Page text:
Researchers at Columbia University's Biosphere 2 Center have determined that increasing levels of carbon dioxide in the Earth's atmosphere may cause more harm to marine coral reef communities than previous research had indicated. Dr. Christopher Langdon of Columbia's Lamont Doherty Earth Observatory and his research team believe that coral growth could be reduced by as much as 40 percent from pre-industrial levels over the next 65 years.
The team found no evidence that reef organisms are able to acclimate after prolonged exposure to the reduced carbonate levels. "This is the first real evidence that increasing atmospheric carbon dioxide levels have a negative impact on a major Earth ecosystem," says Langdon, whose research will be published in the June edition of Global Biogeochemical Cycles, an American Geophysical Union journal that covers global environmental change.
Langdon's team is investigating the impact of changing seawater chemistry on coral reef calcification rates. By mid-century, increasing levels of atmospheric carbon dioxide, caused primarily by the burning of fossil fuels, are expected to reduce by 30 percent the carbonate ion concentration of the surface ocean. When Langdon changed the carbonate concentration in the Biosphere 2 ocean to that projected level, he observed significant reduction in calcification rates for the coral and coralline algae.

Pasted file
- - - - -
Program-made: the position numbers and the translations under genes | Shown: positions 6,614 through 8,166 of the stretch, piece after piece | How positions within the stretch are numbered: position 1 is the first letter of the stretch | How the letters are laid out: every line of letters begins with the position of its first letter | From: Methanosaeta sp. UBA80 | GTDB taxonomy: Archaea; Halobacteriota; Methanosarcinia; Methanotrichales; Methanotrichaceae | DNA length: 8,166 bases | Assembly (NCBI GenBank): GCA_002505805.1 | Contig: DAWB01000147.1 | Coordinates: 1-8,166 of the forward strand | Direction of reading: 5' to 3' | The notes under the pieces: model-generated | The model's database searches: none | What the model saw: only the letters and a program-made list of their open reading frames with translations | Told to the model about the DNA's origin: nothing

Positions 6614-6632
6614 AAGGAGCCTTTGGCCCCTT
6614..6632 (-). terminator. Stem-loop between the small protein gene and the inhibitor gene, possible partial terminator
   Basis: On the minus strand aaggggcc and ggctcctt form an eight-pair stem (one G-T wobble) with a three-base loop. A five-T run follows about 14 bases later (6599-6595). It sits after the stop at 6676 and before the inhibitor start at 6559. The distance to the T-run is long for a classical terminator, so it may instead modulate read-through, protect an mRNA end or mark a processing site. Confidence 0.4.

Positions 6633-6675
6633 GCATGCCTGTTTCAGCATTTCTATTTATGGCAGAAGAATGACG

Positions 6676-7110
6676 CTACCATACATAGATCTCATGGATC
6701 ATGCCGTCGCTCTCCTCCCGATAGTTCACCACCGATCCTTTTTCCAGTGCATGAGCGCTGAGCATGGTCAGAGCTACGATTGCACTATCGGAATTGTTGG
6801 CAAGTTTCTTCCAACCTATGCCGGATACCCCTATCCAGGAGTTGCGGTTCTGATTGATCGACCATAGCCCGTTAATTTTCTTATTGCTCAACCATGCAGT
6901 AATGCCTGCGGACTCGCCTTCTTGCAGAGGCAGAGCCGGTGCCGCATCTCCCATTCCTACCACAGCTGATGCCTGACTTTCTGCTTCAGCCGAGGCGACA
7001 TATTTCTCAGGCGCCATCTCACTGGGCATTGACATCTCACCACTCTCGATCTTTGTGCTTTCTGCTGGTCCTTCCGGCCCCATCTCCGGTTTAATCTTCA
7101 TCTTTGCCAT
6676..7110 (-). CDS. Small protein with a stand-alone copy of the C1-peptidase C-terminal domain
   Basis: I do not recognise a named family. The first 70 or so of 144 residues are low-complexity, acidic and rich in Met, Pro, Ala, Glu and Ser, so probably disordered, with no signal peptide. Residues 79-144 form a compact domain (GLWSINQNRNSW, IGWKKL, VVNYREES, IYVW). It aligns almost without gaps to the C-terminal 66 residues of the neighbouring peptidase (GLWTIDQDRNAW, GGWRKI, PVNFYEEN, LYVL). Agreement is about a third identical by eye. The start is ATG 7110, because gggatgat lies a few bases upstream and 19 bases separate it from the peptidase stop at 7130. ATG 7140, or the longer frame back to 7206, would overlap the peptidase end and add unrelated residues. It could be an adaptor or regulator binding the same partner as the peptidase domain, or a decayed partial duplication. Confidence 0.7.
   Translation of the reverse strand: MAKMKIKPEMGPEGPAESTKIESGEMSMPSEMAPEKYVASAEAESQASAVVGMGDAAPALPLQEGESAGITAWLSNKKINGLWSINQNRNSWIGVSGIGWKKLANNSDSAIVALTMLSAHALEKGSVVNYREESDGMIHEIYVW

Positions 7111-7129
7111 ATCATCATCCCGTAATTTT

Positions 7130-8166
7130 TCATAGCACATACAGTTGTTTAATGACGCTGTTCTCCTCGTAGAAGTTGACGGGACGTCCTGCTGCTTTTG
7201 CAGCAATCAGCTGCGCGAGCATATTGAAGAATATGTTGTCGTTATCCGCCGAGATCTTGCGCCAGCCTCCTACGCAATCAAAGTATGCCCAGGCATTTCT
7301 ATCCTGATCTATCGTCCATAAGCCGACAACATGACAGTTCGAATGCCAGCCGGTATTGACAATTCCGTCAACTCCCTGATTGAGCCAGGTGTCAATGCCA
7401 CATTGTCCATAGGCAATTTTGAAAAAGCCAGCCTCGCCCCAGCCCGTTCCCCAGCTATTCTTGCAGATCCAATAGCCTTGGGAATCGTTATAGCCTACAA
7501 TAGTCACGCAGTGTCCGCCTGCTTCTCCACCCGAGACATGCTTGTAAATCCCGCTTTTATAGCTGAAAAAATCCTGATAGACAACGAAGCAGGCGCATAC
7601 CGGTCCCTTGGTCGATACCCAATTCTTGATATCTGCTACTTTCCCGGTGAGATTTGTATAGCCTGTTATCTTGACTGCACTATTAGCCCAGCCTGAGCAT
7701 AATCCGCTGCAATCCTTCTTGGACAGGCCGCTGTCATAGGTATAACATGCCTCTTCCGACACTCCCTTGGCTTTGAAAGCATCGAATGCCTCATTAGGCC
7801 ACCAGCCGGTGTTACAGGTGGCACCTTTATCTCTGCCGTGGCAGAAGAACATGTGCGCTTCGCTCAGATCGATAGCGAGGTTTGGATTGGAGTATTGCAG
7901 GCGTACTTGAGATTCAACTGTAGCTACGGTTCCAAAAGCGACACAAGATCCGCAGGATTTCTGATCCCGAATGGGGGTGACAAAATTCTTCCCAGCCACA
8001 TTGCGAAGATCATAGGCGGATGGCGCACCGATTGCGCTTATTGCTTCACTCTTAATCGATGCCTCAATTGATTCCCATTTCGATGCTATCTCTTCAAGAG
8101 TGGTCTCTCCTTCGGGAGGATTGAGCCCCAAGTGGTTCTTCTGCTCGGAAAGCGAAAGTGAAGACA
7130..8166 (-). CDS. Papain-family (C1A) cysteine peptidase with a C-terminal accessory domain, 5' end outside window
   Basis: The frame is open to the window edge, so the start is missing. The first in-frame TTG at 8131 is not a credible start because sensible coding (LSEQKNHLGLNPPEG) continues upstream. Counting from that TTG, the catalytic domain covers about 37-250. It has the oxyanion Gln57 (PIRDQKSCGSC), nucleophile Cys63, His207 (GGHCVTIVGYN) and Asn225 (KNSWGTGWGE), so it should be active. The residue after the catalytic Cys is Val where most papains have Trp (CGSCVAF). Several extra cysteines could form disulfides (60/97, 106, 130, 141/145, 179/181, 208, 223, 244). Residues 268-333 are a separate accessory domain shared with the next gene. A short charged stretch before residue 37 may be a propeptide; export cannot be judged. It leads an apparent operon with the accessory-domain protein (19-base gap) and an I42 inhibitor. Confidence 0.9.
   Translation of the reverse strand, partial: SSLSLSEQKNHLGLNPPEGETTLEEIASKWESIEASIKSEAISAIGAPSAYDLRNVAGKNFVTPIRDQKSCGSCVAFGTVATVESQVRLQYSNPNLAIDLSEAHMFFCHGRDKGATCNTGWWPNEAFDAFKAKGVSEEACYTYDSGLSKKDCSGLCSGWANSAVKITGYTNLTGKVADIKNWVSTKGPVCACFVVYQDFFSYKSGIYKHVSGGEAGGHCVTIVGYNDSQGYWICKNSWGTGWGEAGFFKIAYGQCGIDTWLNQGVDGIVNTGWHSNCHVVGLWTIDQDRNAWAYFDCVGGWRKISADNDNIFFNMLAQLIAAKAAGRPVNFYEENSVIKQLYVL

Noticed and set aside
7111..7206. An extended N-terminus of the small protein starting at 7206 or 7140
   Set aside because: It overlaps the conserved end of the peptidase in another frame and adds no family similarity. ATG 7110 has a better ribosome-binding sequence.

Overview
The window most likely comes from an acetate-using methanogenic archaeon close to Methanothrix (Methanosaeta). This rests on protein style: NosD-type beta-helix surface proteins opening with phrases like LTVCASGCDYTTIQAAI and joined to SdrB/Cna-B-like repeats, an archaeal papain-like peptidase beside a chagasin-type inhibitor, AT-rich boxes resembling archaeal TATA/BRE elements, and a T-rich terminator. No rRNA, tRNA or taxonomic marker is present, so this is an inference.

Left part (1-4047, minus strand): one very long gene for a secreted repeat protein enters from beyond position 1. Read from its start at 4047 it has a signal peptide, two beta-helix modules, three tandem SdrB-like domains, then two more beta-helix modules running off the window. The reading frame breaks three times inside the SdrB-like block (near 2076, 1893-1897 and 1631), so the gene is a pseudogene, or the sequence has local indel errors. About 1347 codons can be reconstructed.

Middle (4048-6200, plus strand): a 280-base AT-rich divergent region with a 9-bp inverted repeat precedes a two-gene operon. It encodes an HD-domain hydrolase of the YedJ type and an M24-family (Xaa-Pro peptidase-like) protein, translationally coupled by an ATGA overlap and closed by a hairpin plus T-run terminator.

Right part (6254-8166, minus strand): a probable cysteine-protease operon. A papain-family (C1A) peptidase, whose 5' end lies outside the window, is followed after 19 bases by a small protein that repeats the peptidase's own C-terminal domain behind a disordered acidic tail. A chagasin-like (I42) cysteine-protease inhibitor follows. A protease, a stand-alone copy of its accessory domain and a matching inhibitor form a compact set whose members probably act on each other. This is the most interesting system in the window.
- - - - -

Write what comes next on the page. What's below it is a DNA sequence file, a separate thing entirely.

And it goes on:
Langdon believes the results of his research have some important implications. Coral reefs are natural breakwaters protecting tropical islands and other coastal areas from beach erosion. "While some terrestrial ecosystems may actually benefit from elevated carbon dioxide levels, that does not appear to be the case for shallow marine ecosystems like a coral reef," says Langdon. The impacts are much greater than previously believed, leading to increasing vulnerability of many reefs to other man-caused sources of stress, like over-fishing or pollution, he says.